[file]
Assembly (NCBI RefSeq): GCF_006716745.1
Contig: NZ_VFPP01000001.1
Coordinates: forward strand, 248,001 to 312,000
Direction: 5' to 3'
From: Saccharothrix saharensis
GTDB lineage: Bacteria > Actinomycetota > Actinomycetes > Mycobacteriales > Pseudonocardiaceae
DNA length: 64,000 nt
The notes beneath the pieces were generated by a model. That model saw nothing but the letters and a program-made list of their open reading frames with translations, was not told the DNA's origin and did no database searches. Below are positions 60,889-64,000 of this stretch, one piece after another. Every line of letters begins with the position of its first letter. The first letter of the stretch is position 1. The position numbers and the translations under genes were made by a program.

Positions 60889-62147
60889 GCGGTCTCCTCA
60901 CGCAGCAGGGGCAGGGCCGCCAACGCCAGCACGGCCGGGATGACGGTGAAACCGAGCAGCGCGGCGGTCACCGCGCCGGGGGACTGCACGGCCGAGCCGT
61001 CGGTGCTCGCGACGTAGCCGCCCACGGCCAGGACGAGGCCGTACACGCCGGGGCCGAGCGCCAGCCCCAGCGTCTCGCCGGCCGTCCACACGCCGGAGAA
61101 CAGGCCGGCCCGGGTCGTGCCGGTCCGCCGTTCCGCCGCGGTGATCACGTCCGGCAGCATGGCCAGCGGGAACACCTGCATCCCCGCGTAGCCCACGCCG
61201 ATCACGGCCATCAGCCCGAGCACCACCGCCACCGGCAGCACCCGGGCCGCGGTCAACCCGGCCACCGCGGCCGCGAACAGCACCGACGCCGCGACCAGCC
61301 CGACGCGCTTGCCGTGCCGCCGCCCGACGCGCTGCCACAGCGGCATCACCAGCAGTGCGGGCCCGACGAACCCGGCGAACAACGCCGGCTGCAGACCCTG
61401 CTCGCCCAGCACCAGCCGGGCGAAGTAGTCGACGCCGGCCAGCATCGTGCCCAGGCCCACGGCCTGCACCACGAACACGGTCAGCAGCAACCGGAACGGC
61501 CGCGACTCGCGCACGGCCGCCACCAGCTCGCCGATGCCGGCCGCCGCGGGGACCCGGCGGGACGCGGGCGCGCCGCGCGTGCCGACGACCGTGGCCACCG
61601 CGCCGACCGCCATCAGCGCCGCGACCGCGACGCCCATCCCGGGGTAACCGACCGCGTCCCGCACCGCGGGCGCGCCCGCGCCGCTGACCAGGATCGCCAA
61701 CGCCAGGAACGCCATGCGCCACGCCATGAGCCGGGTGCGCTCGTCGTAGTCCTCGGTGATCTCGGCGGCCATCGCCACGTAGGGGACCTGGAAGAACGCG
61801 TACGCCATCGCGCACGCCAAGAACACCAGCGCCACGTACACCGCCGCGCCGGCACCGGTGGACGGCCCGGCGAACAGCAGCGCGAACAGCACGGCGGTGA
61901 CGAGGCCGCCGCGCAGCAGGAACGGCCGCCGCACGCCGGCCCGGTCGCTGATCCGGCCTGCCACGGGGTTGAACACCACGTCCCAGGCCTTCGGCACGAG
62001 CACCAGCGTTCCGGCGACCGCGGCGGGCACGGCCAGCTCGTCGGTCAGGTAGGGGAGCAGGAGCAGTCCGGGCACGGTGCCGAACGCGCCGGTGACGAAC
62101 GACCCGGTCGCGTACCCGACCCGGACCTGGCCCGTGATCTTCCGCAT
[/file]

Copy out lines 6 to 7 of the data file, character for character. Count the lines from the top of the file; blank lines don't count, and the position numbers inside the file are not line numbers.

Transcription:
GTDB lineage: Bacteria > Actinomycetota > Actinomycetes > Mycobacteriales > Pseudonocardiaceae
DNA length: 64,000 nt